Swans more aggressive to own kind than to other birds, study suggests

Swans display more aggression to fellow swans than to other birds, new research shows.

Three species of swan – mute, whooper and Bewick’s – were all most frequently aggressive to their own kind.

The findings suggest that similar individuals are the greatest competition for food and other resources such as shelter, which can lead to conflict.

Mute Swans fighting at Slimbridge (Wildfowl and Wetlands Trust/PA)
Mute Swans fighting at Slimbridge (Wildfowl and Wetlands Trust/PA)

The research, by the Wildfowl and Wetlands Trust (WWT) and the University of Exeter, was undertaken to better understand how swan behaviour affects other waterbirds over winter.

Dr Kevin Wood, from the WWT, said: “We know that swans have a reputation for aggressiveness but some of us suspected that in reality a lot of the aggression was directed towards other swans rather than smaller birds such as ducks or geese.

“To test that idea, we recruited some great students who used the webcams at Slimbridge and Caerlaverock to collect behavioural data on aggressive interactions between the various waterbirds at those sites over the past two winters.

“Our suspicions were right.

“In fact, almost all of the waterbird species in our study were most aggressive to their own species, which makes ecological sense as the individuals that are most similar to you are your greatest competition for food and other resources.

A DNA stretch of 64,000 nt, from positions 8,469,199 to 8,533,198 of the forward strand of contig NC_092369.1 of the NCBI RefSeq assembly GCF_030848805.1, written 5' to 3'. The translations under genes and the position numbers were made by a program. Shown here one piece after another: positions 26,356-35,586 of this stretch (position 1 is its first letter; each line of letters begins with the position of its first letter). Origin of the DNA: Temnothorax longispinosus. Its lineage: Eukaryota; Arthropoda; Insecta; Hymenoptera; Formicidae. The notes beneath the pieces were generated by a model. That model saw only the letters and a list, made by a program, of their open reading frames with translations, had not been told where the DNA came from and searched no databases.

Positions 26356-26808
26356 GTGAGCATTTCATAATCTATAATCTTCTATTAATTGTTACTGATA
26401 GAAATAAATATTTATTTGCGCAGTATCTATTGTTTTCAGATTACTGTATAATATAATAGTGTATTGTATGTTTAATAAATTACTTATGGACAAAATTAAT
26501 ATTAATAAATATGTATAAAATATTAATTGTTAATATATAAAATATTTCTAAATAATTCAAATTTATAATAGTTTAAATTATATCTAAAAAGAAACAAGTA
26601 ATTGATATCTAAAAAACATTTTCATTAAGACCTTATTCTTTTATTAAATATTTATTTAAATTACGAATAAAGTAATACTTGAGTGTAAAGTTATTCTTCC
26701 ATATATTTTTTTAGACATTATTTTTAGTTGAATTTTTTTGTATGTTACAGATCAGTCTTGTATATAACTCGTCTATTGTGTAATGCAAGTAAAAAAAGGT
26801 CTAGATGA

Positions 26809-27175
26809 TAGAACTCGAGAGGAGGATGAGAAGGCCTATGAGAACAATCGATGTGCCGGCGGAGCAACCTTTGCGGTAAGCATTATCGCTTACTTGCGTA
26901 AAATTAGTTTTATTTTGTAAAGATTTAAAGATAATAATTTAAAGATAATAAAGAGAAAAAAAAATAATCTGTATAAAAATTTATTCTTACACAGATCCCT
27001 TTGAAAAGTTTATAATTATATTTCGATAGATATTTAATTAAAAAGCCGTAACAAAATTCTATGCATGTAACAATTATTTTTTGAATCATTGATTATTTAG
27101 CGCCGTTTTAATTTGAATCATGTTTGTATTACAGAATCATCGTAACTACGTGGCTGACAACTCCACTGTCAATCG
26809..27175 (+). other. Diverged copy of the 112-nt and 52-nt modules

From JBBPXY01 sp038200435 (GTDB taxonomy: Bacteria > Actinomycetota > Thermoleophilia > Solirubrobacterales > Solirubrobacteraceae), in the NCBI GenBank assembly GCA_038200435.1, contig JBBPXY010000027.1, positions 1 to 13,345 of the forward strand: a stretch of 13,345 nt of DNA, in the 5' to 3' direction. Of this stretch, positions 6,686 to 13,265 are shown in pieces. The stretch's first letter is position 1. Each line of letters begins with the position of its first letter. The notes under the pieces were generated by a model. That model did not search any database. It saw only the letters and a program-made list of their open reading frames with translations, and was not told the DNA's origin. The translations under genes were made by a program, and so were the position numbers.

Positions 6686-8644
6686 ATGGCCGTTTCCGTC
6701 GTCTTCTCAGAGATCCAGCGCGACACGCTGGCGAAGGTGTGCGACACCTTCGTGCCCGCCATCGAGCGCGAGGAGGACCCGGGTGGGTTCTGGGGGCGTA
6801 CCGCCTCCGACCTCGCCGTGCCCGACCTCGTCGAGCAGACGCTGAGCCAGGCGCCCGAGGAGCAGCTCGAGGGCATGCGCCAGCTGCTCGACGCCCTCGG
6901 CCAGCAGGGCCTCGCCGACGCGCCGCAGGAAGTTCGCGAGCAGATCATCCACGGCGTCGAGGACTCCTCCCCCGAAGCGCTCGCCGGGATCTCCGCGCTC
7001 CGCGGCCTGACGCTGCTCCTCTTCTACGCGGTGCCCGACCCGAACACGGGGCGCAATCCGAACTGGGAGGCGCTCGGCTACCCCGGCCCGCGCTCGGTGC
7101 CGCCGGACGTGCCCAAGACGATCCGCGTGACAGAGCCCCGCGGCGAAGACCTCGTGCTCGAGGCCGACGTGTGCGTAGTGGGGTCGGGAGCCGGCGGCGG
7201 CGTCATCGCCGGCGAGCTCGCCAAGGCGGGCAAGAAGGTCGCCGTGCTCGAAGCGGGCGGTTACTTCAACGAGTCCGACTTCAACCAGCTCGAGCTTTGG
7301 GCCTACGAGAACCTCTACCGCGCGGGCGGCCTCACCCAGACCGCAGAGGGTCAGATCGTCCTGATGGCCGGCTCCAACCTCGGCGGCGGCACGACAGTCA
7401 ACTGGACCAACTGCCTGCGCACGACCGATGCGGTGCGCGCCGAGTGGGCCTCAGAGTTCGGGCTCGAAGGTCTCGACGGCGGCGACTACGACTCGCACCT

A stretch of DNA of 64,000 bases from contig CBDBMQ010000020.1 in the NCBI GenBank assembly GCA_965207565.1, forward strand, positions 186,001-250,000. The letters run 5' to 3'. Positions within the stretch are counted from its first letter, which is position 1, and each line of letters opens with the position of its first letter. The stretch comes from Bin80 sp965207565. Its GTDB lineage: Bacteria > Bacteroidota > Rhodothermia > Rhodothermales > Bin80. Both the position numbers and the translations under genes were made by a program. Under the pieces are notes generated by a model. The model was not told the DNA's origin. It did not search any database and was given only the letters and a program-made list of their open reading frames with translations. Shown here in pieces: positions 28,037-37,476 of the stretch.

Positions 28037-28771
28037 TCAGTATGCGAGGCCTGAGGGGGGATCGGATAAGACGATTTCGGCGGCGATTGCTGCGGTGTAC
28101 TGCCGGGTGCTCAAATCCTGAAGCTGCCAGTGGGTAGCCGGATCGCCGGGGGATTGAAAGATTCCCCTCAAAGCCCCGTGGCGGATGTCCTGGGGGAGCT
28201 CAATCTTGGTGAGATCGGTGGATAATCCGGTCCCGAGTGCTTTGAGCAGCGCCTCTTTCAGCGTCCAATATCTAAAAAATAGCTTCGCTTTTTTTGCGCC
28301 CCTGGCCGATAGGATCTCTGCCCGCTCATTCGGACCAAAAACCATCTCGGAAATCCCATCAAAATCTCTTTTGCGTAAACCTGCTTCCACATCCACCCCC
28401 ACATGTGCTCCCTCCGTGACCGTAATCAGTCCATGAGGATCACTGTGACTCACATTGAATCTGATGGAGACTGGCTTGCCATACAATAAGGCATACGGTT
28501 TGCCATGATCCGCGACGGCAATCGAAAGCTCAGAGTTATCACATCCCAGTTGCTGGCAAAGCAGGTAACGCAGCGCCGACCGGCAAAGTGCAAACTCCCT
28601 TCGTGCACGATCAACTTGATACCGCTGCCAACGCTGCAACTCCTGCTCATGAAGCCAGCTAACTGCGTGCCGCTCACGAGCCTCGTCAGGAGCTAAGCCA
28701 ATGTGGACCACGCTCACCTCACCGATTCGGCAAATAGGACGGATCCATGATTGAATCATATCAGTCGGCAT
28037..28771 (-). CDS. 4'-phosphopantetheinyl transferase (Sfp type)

“It’s valuable to finally have the data to show that, and it’s another rung on the ladder of better-informed judgment on swans.”

The study was carried out by monitoring live-stream webcams on reserves at WWT Slimbridge Wetland Centre in Gloucestershire and WWT Caerlaverock Wetland Centre in Dumfries over the past two years.

Whooper swans calling at the Welney Wetlands Centre (Wildfowl and Wetlands Trust/PA)
Whooper swans calling at the Welney Wetlands Centre (Wildfowl and Wetlands Trust/PA)

It is one of the first studies to rely completely on remotely collected data and could be one of the solutions to continuing research with restrictions in place during the Covid-19 pandemic.

Dr Paul Rose, from the University of Exeter, said: “This is a great example of how undergraduate projects can really help wild conservation action by allowing students to practise key research techniques but at the same time collecting data that is valuable to field scientists.”

Across whooper, Bewick’s and mute swans, infighting between the same species accounted for up to 80% of negative interactions.

Bewick’s swans were more likely to behave aggressively with one another, which could reflect their extreme lifestyles that involve a 4,350-mile (7,000km) migration across a continent twice a year.

The number of Bewick’s swans wintering in the UK declined by more than 50% between 1995 and 2015, with numbers continuing to fall.

The next step is to study other waterbirds to see how their behaviour alters depending on the presence and number of swans.

– The paper, Aggressive Behavioural Interactions Between Swans (Cygnus spp) And Other Waterbirds During Winter: A Webcam-based Study, is published in the journal Avian Research.